A New Gorilla Group in Kahuzi-Biega

Categories: Gorilla Journal, Journal no. 37, Gorilla Groups, Kahuzi-Biega, Grauer's Gorilla

The history of the "new gorilla group" in the Kahuzi-Biega National Park dates from 2004 when WCS conducted a survey of the area. During that year, the group was observed for the first time in the Mugaba tourism area. On a second occasion, it was observed by patrolling rangers in the areas of Madirhiri and Mugaba.

Group Composition
Due to the considerable size of the group, the then Conservateur Principal of the park, Bernard Iyomi, decided to monitor the group regularly, with responsibility for the supervision being given to the brave ranger Kaboyi Birhanenwa. He identified 17 group members, 1 silverback, 1 blackback, 12 adult females and 4 infants.
Why do we call this group "new"? Simply because it is the latest gorilla group to be discovered since the various wars devastated the region and killed and dispersed the long-standing gorilla groups. To date the group has not yet been given a name.
From 2005 to 2006, the group was under the supervision of the guide Munganga Mulengezi and its size did not change. From 2006 to date, the daily tracking of the group has been the charge of the guide, and head of team, Ntavuna Mishebere, who is a Pygmy and the son of the old tracker Mishebere who passed on the responsibility of team head to his son. Because his people believe in the value of nature, and in order to ensure that this new group remains protected, Ntayuna has promised that he will monitor it closely. And he has been doing just that, every day.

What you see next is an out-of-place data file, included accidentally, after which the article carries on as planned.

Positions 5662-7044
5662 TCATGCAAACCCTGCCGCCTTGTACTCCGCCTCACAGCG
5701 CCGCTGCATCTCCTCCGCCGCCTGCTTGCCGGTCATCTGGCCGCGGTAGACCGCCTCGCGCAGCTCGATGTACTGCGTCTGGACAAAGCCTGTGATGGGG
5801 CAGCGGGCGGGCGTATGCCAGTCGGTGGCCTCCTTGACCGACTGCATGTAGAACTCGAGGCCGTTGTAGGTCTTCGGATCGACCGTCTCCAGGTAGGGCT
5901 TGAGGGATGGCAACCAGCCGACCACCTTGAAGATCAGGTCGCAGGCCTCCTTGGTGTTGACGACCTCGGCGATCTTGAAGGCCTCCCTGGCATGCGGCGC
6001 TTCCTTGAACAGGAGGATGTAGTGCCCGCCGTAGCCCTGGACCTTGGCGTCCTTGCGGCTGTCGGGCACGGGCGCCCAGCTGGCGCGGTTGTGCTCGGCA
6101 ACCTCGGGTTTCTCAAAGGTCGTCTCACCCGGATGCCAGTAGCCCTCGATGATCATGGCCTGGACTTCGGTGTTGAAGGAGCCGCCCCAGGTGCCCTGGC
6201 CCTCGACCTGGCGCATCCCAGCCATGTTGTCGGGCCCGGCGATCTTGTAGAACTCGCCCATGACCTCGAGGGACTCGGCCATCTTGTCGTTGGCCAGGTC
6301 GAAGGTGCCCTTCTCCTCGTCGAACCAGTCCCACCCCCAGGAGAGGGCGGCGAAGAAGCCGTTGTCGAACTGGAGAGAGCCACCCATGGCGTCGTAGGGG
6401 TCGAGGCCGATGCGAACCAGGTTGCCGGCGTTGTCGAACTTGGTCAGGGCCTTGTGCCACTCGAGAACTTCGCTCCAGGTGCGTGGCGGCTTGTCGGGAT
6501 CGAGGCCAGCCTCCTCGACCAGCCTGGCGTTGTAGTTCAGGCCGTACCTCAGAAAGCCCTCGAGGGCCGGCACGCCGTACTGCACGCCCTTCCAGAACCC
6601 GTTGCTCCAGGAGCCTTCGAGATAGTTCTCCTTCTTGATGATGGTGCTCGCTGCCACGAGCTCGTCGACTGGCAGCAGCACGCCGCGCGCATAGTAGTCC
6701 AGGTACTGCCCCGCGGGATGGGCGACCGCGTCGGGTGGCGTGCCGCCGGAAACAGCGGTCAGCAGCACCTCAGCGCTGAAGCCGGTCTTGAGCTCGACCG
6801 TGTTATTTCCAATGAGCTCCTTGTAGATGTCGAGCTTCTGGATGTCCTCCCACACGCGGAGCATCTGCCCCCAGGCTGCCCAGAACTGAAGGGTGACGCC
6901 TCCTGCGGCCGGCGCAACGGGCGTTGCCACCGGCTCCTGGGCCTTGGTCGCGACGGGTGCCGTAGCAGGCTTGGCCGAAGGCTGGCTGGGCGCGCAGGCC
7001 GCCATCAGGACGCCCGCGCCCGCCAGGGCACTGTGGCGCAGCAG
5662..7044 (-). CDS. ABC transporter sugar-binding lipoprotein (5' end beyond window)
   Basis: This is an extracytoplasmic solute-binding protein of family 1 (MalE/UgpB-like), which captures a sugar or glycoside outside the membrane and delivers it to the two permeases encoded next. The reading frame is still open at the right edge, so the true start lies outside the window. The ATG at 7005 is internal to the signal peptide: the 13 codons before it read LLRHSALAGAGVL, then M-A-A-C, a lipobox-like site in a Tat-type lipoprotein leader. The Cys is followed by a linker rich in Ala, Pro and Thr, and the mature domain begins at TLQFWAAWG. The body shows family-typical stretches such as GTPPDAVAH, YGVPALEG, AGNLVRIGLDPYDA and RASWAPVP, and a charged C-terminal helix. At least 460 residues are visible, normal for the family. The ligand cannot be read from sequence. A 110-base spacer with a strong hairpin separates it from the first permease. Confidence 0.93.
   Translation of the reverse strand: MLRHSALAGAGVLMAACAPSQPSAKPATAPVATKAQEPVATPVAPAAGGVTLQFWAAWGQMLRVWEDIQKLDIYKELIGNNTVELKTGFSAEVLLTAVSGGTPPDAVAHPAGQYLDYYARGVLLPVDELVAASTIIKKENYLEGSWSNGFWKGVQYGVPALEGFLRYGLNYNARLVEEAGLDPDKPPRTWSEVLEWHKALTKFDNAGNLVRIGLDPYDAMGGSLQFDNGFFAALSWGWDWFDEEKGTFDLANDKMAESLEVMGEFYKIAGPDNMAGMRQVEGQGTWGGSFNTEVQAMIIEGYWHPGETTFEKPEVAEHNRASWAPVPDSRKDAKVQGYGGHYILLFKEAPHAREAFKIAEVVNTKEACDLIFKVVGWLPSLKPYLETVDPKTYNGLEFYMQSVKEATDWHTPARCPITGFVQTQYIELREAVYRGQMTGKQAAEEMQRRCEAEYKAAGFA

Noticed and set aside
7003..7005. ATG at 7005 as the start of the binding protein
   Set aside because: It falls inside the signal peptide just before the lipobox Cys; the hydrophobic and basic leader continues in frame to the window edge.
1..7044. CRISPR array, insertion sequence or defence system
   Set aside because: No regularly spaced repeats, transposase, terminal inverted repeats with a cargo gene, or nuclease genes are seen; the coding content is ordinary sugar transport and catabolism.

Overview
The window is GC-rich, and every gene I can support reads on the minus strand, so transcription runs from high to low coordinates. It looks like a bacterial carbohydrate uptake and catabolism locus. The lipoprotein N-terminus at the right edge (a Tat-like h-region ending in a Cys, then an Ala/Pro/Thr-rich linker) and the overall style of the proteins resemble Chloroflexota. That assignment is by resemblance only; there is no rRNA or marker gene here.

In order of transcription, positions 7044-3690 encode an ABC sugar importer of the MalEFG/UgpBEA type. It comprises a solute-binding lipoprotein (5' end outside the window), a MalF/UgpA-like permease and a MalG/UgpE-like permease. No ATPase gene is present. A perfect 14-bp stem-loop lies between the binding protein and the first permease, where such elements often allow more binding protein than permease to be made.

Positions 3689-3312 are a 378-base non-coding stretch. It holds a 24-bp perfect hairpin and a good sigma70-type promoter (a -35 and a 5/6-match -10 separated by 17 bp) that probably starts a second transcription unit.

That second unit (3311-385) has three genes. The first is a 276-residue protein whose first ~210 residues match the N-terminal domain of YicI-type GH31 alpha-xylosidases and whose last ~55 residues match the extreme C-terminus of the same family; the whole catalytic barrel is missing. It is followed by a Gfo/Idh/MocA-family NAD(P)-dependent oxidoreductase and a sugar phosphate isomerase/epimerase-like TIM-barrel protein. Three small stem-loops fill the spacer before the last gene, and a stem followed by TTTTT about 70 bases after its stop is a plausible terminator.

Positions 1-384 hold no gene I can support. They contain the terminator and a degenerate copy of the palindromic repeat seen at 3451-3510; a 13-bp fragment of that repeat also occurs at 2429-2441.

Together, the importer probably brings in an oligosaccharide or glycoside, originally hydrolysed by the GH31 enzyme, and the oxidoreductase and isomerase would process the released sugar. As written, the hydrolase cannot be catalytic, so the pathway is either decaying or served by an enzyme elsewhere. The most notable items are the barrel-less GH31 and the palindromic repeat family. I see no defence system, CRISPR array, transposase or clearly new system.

On April 22, 2008, we observed the group to split up into two groups. One male left with some other group members to form his own group.
Currently, there are 4 individuals in the old silverback's group, 2 adult females and 1 infant, in addition to the silverback himself. There are 13 individuals in the group of his son, which we are temporarily calling the "new group of the son". The son's group contains the silverback, 6 adult females, 3 juveniles and 3 infants.

What Can Be Observed in the Field?
The old silverback continues to keep the rest of his group together, while his son has just lost 5 females to his rival Madirhiri. After his loss to Madirhiri, we have observed him join the Mankoto group which, unexpectedly, has accepted him without any problem. This increased the number of individuals in the Mankoto group to 19, including 1 silverback, 3 blackbacks, 3 subadults and 12 adult females.
The presence of the "new group of the son" within the Mankoto group has had the effect of making the group more sensitive to the presence of people. Apart from being followed regularly by our trackers, the son has not yet habituated to the presence of humans and therefore causes the females of the Mankoto group to flee.

Future Outlook for these Groups

  • Currently, we can offer tourists visits to two gorilla groups and the single male Mugaruka. We need to think about how to habituate the "new group of the father" in order to reduce pressure on these two groups.
  • We need to approach well-meaning persons to find the funds for the organisation of a name-giving ceremony for the new group. 
  • We need to increase the number of trackers, which is very small at the moment.

Radar Birhashirwa Nishuli